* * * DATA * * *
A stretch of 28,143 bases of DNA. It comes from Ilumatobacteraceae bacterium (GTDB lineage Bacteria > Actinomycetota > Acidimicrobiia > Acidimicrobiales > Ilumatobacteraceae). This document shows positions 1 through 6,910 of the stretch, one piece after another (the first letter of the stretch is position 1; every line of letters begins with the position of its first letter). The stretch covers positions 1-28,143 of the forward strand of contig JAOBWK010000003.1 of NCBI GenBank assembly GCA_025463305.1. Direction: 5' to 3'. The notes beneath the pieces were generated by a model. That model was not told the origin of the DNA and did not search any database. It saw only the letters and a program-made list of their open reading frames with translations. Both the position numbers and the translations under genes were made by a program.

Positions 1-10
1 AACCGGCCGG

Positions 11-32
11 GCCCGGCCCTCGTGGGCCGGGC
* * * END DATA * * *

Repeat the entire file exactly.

A stretch of 28,143 bases of DNA. It comes from Ilumatobacteraceae bacterium (GTDB lineage Bacteria > Actinomycetota > Acidimicrobiia > Acidimicrobiales > Ilumatobacteraceae). This document shows positions 1 through 6,910 of the stretch, one piece after another (the first letter of the stretch is position 1; every line of letters begins with the position of its first letter). The stretch covers positions 1-28,143 of the forward strand of contig JAOBWK010000003.1 of NCBI GenBank assembly GCA_025463305.1. Direction: 5' to 3'. The notes beneath the pieces were generated by a model. That model was not told the origin of the DNA and did not search any database. It saw only the letters and a program-made list of their open reading frames with translations. Both the position numbers and the translations under genes were made by a program.

Positions 1-10
1 AACCGGCCGG

Positions 11-32
11 GCCCGGCCCTCGTGGGCCGGGC